professional development

Virgin chief John Borghetti gets up at 3am to check his emails: How to avoid his nightmare

Myriam Robin /

Virgin chief John Borghetti gets around 400 to 500 emails a day.

When does he answer them? Early on a Sunday morning.

The revelation that he gets up at 3am on Sundays to get through his emails came at a UNSW Australian School of Business event early this week (30 minutes into the above video), where Borghetti was interviewed by ABC director Mark Scott.

“I have a great PA and she cleans out most of them,” Borghetti said. “But there’s still 100 or so and I try to do the urgent ones, but by the time you get to Friday, Saturday, they mount up and you have got 400 emails or something.

“I’m an early riser and on a Sunday morning, typically around 3am or 4am, I kill all the emails.

“There’s a joke around [Virgin] that on Sunday morning, all the emails arrive.”

Here at SmartCompany, we know most small business owners don’t have a dutiful PA who can screen their emails for them.

So what can small business owners do to stay in control of their inbox?

Email is addictive…

The biggest problem with email, says personal productivity consultant Paul Higgins, is that it’s addictive.

“People feel guilty when they’re not responding and answering people, and feel good when they do,” he tells SmartCompany. “And we’re all afraid if we don’t check it we’ll miss out on something.”

Cyril Peupion, the managing partner of Primary Asset Consulting, says he’s personally coached hundreds of executives who admit to being ‘addicted to email’. Some check it while in meetings, others while reading their children bedtime stories, and some check it first thing in the morning.

For business leaders, the pressure to check email can be enormous.

“We want to be seen as responsive,” Peupion says. “But think about it this way. If your postman was coming every ten minutes to give you a letter, you’d probably shoot him. But that’s what we allow our inboxes to do to us.”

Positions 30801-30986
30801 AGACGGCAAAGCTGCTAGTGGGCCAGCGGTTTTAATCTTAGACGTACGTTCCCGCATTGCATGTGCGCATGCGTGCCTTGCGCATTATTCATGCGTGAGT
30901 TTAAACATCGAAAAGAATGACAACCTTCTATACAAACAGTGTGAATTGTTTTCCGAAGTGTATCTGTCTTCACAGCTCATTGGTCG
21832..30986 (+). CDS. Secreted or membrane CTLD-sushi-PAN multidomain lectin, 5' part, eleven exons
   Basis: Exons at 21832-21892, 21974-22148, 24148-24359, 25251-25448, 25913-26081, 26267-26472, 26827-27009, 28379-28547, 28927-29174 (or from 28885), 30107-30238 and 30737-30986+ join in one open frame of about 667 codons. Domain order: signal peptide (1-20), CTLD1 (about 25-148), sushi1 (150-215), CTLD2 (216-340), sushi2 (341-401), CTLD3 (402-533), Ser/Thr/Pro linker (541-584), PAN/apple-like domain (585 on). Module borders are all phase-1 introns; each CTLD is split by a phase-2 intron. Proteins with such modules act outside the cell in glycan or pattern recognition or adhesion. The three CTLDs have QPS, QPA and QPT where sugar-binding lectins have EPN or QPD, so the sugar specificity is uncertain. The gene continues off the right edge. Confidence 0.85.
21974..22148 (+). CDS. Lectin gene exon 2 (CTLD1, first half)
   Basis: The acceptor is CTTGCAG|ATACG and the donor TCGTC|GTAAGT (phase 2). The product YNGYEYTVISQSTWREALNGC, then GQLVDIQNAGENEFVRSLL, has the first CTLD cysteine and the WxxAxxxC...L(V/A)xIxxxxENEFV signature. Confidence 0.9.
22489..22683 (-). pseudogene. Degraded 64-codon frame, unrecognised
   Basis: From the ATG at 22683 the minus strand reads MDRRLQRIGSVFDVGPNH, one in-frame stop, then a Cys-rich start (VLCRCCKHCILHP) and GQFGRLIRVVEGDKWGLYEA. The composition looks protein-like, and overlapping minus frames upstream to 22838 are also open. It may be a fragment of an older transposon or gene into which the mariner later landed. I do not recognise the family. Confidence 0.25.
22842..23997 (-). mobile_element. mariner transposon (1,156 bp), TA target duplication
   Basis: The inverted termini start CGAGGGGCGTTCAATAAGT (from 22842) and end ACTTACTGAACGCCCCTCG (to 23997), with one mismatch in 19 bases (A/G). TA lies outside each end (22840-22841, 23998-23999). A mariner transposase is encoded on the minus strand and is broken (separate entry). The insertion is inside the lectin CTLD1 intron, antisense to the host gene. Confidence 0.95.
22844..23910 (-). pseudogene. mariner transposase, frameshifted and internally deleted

… and it makes you less productive

But email, by destroying concentration, has a hidden cost.

“One of the key characteristics of high performers across any field is focus,” Peupion says. “Now, imagine being focussed on something at your desk, and suddenly, a ‘ping’ that shows you have email. Suddenly, you’re distracted and you follow that email. Before you know it, 10, 15 minutes are gone. And you’ve lost your focus and your peak productive time.”

Batching and deciding

That’s why Borghetti might have something right in checking his emails once a week.

Peupion and Higgins both say it’s important to batch up the time you spend answering and checking emails.

Do it two or three times a day, and then close your inbox. Turn off notifications. Set your mobile email program on pull rather than push – so you have to ask it to check for emails.

And when you do check your email, make decisions.

“When you do open an email, you need to make a quick decision,” Peupion says. “If it takes less than five minutes to deal with, do it now. Otherwise, decide when you’ll deal with it, and put it in your diary.”

“Be harsh with your email. If 90% of it is junk that will have very little impact, why is it coming in at all?”

When email isn’t best

Part of controlling an inbox is knowing what should and shouldn’t be dealt with through email, Higgins says.

He cites task management done through email as the classic mistake.

“There’s some brilliant software out there that frames tasks in a nice way. That can set up who’s responsible, and when it’s due by, in a consistent format.

“But people keep using emails for task management. And it doesn’t make sense. Everyone writes emails differently. There’s no structure, and it’s open to interpretation.”

A McKinsey study recently found the average worker spends 2.5 hours a day on email. Getting on top of it is a must, not only for you, but for all your employees.

This piece first appeared at SmartCompany.

 

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Myriam Robin

Myriam Robin is a reporter for SmartCompany and its sister site LeadingCompany. She has degrees in economics, international studies and journalism. She likes writing about businesses taking risks and doing new things.

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